The valve spring 54 is compressed and held in place by means of a rigid valve stop member 65, which has a pair of openings 66 and 67 to make a loose fit over the posts 32 and 33. At the ends, the valve stop 65 has legs 68 and 69 which make abutting contact with the outer side 22 of valve plate 17. The valve stop 65 also has a small opening 71 at the center intermediate the openings 66 and 67. A spring retainer 74 in the form of a relatively stiff sheet of spring steel has an inwardly bowed center section 75 with a projecting dimple 76 to engage the opening 71 in the valve stop to position the spring retainer in place. The spring retainer 74 extends over and is received on the posts 32 and 33, and exerts a resilient biasing force to the bowed center section 75, pressing the valve stop 65 against the valve plate 17. At the end 77 of spring retainer 74 adjacent the post 32, the spring retainer has a keyhole slot 78 adapted to fit over the neck 42 of the post and be held against the underside of the head 43. At the other end 80 of the spring retainer is an open slot 81, also adapted to fit around the neck 42 of post 33 and held against the underside of the head 43. This arrangement allows easy assembly of the valve mechanism, since it is only necessary to place the valve reed 46 and valve spring 54 over the posts 32 and 33, to be followed by assembly of the valve stop 65 in like manner. The spring retainer 74 is then fitted over the posts 32 and 33, but to one side of the center, so that the dimple 76 is beside the center opening 71 in the valve stop. The ends 77 and 80 of the spring retainer are then depressed, with the end 77 positioned so that the large portion of the keyhold slot 78 fits over the head 43 of post 32, while the open slot 81 at the other end is held below the head 43 of the post 33. The spring retainer is then merely moved sideways until the dimple 76 engages the center opening 71 in the valve stop, and at that point the narrow portion of keyhole slot 78 will be beneath the head 43 of left post 32, while the open slot 81 will fit around the neck 42 of post 33 and under the head 43 so that both of the ends of the spring retainer will be depressed toward the valve plate 17 and hold the entire assembly in place. It should be understood that the spring retainer 74 could also be assembled from the opposite direction with the keyhole slot 78 adjacent the right post 33 in like manner. Furthermore, although the elongated holes of the valve reed 46 and valve spring 54 have been stated as being adjacent the right post 33, this is not critical and the valve functions equally well if the positions of either or both the valve reed 46 and valve spring 54 are reversed so that the elongated holes are around the left post 32. It is only important that the valve stop 65 be positioned as shown with respect to the discharge port 30 for the reasons to be described hereinafter.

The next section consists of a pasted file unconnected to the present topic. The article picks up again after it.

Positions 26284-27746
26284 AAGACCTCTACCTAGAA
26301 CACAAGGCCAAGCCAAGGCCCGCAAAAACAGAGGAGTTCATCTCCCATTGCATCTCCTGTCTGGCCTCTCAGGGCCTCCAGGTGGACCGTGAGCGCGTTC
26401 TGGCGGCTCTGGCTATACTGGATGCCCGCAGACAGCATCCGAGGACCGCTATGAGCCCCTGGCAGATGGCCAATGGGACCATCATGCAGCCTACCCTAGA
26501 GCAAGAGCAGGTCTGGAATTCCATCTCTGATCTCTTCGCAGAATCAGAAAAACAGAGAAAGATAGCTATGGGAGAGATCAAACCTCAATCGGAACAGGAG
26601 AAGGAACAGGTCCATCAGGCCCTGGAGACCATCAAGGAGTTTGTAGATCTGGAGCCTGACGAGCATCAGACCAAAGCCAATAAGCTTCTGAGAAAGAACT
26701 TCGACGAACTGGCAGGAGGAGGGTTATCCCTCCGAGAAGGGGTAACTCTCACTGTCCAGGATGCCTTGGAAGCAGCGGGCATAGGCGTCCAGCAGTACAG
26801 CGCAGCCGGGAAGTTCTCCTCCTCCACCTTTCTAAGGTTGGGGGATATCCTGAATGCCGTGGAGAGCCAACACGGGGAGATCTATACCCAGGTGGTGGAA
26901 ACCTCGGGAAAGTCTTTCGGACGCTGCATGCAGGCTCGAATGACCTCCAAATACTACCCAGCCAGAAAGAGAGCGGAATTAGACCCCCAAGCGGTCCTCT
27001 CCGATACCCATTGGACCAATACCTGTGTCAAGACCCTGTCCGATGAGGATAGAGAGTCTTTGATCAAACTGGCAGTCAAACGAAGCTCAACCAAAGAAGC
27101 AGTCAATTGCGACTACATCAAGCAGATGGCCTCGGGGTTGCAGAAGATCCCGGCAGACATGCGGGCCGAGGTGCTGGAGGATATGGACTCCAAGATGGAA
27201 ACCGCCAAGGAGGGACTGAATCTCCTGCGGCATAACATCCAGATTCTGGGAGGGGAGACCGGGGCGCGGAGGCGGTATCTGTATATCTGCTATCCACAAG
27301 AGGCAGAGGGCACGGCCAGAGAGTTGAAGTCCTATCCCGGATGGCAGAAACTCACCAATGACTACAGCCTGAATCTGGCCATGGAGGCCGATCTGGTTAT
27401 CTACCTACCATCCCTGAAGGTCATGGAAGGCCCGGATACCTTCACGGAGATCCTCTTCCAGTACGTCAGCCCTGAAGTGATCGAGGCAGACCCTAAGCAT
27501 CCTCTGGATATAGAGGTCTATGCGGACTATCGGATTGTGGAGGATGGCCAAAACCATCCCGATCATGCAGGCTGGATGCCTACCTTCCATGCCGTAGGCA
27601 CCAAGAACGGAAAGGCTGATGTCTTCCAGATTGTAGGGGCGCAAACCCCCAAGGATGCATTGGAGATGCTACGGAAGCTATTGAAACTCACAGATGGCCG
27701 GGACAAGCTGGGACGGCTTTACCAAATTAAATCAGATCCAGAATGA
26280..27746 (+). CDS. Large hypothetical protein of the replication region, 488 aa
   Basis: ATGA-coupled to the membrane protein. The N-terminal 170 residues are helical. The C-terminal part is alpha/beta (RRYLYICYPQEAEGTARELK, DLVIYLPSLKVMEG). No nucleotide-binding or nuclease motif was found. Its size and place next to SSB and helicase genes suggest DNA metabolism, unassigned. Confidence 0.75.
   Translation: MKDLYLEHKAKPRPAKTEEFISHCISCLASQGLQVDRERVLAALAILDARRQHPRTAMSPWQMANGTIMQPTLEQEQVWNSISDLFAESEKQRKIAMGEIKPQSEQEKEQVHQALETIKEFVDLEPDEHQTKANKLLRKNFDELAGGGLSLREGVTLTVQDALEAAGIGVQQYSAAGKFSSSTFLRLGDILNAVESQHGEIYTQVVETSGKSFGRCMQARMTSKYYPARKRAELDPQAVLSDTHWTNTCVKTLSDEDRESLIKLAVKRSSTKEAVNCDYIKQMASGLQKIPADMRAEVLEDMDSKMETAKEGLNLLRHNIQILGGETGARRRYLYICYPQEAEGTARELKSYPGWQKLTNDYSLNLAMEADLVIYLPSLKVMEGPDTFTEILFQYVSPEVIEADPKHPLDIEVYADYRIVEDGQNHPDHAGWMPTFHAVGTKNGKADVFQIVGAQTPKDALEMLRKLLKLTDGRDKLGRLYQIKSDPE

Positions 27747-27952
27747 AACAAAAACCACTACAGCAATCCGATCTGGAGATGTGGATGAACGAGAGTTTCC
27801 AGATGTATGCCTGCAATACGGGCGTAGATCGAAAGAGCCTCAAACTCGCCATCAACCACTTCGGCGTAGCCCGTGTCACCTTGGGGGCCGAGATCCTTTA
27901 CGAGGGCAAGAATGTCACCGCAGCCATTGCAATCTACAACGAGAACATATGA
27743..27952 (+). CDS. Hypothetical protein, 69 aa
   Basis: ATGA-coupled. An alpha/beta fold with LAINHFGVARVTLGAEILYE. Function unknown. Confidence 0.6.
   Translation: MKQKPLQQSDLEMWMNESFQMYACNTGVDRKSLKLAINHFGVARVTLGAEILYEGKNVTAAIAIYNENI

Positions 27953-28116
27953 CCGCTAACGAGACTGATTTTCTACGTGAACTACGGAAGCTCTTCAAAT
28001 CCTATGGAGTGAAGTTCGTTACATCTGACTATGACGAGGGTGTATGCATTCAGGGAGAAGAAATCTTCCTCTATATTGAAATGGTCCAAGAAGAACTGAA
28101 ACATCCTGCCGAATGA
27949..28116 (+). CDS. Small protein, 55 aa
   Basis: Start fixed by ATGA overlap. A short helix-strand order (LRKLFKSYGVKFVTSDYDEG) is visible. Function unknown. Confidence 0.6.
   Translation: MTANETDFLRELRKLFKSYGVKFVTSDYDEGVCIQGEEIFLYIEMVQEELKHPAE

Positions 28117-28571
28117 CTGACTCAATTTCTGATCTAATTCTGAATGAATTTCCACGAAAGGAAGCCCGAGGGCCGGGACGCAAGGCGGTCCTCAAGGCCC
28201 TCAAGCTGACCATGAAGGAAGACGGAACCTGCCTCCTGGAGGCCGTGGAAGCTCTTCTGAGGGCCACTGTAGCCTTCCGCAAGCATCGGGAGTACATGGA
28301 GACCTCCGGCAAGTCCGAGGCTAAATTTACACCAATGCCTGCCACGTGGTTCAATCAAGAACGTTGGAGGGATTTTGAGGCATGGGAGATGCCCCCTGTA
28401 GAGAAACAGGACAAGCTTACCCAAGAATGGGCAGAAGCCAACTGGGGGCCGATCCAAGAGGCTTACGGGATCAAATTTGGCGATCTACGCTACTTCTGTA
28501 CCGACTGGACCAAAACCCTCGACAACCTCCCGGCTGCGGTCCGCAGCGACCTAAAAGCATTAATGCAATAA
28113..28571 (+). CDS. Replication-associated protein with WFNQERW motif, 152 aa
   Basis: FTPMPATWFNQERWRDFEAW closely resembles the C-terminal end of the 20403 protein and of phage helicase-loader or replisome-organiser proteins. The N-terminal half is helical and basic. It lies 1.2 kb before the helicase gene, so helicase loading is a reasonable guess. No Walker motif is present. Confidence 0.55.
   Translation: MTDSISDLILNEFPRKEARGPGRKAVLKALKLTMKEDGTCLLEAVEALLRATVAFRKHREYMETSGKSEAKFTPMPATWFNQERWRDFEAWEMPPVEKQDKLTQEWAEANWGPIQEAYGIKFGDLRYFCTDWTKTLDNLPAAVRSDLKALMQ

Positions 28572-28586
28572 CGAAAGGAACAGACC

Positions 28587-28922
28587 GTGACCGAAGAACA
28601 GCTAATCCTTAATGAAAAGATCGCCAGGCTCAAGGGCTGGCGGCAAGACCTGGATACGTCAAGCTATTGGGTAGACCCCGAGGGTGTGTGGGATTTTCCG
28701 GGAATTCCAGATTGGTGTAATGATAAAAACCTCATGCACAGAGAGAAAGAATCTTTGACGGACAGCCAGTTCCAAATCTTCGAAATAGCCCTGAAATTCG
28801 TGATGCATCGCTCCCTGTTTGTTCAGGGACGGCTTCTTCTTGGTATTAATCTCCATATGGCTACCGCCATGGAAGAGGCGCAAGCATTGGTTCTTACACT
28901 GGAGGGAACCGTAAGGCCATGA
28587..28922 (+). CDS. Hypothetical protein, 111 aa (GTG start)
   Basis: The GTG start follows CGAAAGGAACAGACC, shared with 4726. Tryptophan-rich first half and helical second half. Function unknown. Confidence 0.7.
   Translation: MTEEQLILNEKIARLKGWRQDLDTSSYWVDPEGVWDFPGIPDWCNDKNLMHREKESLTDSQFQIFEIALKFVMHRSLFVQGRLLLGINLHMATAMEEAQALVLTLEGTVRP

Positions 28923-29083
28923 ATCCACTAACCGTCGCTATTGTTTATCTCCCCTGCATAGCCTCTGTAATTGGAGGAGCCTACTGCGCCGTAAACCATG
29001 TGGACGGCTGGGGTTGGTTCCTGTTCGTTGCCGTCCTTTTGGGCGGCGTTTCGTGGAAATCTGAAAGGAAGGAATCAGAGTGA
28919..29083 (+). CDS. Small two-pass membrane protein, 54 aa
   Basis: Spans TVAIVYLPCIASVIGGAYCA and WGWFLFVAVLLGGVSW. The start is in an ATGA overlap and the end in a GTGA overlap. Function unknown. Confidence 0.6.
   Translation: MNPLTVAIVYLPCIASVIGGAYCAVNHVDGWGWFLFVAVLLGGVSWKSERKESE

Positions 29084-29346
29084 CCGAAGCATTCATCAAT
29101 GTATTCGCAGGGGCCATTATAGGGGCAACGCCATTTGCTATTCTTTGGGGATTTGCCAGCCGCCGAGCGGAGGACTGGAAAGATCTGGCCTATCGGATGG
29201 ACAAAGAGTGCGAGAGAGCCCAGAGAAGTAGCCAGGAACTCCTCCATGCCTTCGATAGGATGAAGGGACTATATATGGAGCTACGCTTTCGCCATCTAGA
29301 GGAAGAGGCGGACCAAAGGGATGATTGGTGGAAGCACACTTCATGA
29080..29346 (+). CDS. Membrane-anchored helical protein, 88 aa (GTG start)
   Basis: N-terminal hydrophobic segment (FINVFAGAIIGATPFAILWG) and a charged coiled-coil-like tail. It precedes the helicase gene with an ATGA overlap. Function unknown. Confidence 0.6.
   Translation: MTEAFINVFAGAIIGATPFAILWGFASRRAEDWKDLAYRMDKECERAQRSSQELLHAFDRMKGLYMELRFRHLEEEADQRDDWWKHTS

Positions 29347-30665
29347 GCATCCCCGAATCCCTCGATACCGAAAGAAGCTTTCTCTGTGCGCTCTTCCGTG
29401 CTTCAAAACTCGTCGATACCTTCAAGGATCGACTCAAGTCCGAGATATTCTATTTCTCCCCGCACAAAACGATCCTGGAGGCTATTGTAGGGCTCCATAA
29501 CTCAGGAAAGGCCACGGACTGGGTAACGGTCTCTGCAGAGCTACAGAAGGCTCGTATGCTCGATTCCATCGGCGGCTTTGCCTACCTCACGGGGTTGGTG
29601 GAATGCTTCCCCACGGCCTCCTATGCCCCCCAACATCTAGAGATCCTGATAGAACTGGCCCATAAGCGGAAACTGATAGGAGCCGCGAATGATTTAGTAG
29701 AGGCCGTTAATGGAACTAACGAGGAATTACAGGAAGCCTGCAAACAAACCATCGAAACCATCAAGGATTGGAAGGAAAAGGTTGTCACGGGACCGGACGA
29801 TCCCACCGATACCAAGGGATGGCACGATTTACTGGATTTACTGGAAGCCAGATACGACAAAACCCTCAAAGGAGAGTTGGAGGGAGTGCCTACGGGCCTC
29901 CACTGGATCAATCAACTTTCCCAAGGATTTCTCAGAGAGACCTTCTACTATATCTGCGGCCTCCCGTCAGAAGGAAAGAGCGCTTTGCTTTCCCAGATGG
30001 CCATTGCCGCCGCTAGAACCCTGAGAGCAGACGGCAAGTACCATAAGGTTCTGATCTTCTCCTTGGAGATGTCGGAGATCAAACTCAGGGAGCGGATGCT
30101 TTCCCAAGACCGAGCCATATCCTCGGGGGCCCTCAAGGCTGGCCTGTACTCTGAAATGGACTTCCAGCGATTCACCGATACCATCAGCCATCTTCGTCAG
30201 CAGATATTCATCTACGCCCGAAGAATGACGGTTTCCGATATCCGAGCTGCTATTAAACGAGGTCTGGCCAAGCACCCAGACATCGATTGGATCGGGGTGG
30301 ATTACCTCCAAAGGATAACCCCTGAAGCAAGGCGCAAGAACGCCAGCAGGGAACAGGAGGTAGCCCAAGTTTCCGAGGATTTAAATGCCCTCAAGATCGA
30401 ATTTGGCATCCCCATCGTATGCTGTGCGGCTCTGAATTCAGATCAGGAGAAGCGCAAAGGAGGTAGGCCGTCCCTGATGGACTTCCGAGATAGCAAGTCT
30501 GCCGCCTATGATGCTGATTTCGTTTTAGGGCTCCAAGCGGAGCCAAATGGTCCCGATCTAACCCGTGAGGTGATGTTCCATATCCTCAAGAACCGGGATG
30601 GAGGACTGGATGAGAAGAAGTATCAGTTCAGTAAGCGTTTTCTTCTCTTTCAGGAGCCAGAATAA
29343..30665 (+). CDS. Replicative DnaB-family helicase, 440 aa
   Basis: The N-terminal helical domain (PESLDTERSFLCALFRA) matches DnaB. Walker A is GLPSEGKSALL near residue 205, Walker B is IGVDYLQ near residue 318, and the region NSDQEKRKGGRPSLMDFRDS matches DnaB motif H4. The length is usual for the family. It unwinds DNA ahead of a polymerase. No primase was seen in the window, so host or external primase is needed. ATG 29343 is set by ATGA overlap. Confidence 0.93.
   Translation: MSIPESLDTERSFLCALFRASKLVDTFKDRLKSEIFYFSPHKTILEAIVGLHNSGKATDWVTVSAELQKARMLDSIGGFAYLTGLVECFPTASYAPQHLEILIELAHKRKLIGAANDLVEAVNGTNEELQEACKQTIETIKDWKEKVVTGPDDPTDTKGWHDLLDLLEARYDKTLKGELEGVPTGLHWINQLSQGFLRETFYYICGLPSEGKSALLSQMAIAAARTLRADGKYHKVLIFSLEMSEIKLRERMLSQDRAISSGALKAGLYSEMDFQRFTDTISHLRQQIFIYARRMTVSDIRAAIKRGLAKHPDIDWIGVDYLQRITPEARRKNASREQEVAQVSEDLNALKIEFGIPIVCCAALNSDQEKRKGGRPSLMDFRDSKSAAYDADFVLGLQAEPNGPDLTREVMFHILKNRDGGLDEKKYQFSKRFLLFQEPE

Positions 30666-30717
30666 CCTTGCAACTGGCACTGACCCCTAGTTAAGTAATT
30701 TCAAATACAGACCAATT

The valve stop 65 has on its underside a stop surface 83 extending from the end adjacent the right post 33, almost to the left post 32. This stop surface 83 extends parallel to the outer side 22 of valve plate 17. However, adjacent the left post 32 and extending from the midpoint of the post over to the leg 68, the valve stop 65 has a reduced stop surface 85 which is substantially closer to the outer side 22 of valve plate 17 than is the main stop surface 83. Preferably, the spacing at stop surface 83 is at least twice the spacing at reduced stop surface 85. Intermediate between the two stop surfaces 83 and 85 is a sloping transition surface 86. The dimensions of the valve spring 54 and the two stop surfaces 83 and 85 are such that when the valve reed 46 is in the closed position as shown in FIG. 1, as occurs when the piston 13 is on the suction stroke, the bowed center section 62 is substantially depressed to provide tension on both ends of the valve reed 46 through its contact in the limited regions around the two posts 32 and 33. However, the spacing of the reduced stop surface 85 is such that it also compresses the bent tip 56 of the one end 57 of the valve spring to provide additional compression on the end 49 of valve reed 46 adjacent the left post 32. However, the spacing of the main stop surface 83 is such that the bent tip 61 of the other end 59 of valve spring 54 is spaced away from this surface, and therefore the biasing force on the other end 51 of the valve reed 46 adjacent the post 33 is less than that at the one end 49.